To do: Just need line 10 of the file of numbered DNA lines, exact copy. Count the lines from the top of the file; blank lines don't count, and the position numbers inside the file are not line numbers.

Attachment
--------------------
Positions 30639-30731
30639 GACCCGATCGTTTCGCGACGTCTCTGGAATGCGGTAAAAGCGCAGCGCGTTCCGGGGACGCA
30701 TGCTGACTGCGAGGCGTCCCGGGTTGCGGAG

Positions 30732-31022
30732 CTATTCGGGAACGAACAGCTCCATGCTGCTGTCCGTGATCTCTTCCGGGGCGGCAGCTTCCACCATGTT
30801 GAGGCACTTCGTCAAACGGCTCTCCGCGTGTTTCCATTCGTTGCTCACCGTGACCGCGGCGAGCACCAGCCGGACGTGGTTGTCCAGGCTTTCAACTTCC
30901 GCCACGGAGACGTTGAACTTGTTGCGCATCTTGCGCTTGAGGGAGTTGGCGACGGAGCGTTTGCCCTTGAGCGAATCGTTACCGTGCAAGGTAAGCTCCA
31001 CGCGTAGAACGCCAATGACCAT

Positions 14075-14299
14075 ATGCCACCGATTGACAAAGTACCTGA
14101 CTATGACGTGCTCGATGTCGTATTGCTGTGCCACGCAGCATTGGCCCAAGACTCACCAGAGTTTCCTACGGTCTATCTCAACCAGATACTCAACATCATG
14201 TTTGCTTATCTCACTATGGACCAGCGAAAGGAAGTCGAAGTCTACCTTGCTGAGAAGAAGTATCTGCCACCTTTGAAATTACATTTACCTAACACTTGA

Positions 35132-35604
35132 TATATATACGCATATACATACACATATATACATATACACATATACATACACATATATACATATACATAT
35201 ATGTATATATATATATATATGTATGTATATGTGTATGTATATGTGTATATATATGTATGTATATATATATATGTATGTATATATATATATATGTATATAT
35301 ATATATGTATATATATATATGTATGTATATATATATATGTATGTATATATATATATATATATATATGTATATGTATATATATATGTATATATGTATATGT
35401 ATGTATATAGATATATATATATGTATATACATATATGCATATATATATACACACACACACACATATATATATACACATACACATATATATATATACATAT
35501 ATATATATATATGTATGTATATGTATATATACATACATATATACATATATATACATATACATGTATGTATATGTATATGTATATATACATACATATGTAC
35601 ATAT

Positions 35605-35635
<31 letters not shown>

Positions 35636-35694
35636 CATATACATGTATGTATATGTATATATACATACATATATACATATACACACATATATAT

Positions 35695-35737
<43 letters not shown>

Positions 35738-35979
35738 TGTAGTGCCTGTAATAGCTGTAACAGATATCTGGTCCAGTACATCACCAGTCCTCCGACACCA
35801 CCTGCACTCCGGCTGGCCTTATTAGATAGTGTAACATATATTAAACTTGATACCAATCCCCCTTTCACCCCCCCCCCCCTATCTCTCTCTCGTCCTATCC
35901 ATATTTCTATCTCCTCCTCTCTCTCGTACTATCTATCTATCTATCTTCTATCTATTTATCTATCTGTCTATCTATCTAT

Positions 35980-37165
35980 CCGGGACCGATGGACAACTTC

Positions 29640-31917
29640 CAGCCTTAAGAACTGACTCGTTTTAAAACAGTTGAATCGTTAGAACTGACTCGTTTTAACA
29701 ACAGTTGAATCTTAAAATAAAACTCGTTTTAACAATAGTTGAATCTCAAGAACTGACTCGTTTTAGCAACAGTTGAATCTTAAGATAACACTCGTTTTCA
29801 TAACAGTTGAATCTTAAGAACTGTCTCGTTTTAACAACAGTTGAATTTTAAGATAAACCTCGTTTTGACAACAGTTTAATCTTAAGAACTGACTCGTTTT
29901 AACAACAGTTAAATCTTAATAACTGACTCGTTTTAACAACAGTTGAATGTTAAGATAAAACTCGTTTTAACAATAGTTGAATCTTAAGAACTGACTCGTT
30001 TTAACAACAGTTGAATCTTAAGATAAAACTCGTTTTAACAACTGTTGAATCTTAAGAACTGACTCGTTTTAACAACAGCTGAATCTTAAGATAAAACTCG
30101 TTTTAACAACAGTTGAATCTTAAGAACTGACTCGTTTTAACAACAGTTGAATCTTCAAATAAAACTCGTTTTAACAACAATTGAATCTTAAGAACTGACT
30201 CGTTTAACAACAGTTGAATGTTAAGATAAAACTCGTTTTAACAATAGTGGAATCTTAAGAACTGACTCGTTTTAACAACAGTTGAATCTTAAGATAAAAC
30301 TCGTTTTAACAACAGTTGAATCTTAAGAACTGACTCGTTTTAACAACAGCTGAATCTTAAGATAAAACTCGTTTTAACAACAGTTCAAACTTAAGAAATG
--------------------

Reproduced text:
14075 ATGCCACCGATTGACAAAGTACCTGA